Huawei Mate 10 comes with EMUI 5.1 based on Android 7.0, and before digging deeper into what this means in terms of software, let me tell you I’m a little disappointed the device didn’t launch with Android 8.0 Oreo out of the box. Google started shipping the final build of Oreo to production devices in the second half of August, while the Mate 10 Lite was announced in October, so Huawei could have tested the beta builds and prepare it for its device as well.
While Android 7.0 Nougat isn’t the worst choice either, there’s still no word right now on whether an update to Oreo is planned and, more importantly, when it could land.
EMUI 5 isn’t the latest version, as EMUI 8 based on Android 8 Oreo has already been announced, but again, this makes sense since the most recent Android release hasn’t shipped to this device.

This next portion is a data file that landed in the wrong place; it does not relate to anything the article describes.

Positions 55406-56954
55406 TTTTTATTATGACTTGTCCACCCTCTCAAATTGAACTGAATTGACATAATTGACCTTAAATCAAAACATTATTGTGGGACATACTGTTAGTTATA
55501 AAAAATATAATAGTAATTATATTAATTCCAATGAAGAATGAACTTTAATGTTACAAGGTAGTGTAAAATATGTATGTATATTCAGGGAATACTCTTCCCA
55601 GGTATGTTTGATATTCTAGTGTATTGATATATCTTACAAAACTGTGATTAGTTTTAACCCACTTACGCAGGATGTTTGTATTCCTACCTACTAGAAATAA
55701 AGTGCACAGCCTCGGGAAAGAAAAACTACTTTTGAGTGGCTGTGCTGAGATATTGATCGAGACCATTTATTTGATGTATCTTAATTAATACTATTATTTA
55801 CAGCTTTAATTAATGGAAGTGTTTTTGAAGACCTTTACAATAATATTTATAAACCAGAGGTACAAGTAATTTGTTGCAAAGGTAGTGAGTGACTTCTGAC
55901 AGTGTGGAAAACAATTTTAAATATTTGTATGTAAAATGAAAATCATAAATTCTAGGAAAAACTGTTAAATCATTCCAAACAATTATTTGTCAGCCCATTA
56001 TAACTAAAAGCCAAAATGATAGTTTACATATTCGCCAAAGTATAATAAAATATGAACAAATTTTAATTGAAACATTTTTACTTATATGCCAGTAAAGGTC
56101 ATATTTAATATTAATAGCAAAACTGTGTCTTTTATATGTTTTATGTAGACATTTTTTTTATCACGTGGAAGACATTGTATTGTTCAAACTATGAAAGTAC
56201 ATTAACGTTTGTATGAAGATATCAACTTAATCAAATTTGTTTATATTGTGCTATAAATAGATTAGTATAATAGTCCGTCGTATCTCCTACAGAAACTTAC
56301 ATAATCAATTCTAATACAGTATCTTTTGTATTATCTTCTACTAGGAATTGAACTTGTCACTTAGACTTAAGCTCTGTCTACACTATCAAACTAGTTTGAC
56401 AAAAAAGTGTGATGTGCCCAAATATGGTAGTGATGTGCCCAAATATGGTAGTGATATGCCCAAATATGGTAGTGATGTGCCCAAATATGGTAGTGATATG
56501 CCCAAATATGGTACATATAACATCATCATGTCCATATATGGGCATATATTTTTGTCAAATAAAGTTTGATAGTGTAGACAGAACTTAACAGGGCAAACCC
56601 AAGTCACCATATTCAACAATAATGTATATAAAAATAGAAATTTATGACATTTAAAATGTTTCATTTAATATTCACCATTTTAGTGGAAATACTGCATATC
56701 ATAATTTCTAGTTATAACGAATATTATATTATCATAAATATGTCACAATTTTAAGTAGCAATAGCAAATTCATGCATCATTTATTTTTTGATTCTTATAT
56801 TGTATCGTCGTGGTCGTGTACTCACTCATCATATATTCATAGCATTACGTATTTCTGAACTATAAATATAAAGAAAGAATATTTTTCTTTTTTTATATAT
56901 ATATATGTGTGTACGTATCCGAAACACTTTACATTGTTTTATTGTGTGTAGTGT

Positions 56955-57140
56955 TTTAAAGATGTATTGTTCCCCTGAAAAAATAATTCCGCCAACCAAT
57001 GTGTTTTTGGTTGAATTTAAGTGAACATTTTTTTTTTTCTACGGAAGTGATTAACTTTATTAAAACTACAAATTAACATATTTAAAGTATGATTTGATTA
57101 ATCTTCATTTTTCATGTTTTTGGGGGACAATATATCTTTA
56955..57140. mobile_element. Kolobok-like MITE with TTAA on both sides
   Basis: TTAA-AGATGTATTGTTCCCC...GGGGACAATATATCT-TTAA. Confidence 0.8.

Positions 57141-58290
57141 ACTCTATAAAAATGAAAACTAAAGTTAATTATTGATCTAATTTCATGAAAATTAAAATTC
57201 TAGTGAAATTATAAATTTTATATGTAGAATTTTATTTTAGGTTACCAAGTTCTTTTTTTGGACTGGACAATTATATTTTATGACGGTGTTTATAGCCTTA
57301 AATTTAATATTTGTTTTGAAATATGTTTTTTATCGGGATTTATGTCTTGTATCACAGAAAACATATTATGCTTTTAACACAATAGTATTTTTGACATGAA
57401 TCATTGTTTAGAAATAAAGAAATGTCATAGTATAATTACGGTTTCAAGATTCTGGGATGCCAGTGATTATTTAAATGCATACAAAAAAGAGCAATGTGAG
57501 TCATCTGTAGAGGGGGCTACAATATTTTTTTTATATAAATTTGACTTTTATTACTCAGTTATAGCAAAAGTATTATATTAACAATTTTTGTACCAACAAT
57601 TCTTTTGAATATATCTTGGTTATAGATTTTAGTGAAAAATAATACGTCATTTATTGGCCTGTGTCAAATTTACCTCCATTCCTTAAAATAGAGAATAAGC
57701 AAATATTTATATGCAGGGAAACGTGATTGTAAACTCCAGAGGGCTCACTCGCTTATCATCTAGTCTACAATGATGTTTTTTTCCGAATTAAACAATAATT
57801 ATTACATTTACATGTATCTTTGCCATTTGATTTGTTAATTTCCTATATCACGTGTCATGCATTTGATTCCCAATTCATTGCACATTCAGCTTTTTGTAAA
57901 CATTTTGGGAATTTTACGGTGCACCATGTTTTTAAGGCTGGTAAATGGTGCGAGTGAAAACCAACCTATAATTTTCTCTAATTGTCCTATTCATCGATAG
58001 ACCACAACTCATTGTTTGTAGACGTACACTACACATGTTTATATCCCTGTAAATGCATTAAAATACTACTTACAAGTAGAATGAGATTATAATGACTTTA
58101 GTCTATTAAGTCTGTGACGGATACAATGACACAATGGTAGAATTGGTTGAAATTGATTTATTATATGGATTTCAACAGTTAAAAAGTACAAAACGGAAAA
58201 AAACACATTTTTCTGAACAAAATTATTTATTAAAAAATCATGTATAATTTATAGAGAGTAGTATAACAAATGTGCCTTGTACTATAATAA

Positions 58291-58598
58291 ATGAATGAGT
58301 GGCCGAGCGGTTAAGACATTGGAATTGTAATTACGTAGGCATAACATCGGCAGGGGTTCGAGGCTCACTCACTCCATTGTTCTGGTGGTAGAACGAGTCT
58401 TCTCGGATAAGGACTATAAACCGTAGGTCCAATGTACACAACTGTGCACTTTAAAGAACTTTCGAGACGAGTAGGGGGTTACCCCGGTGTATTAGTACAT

As far as the EMUI experience is concerned, there are pros and cons in this regard. There are people who absolutely love it and find it the most user-friendly Android version ever, but there are also some others who just hate it and would gladly install a launcher or go for the raw Android experience.
While I’m part of the latter category, I do admit that EMUI can come in handy to those who just want a user-friendly interface and straightforward options, though for someone who comes from outside the Huawei ecosystem, it could take some time to get used to it. There are options that are simply called differently because Huawei thought it’d be better this way, as it’s the case of the night light, which some people call blue light filter or night shift, but which the Mate 10 Lite offers as Eye Comfort.
On the good side, EMUI 5 has goodies that you’d otherwise only get by rooting an Android device, and it’s great that Huawei has spent some time to determine the more popular tweaks that users would need by default in their operating system.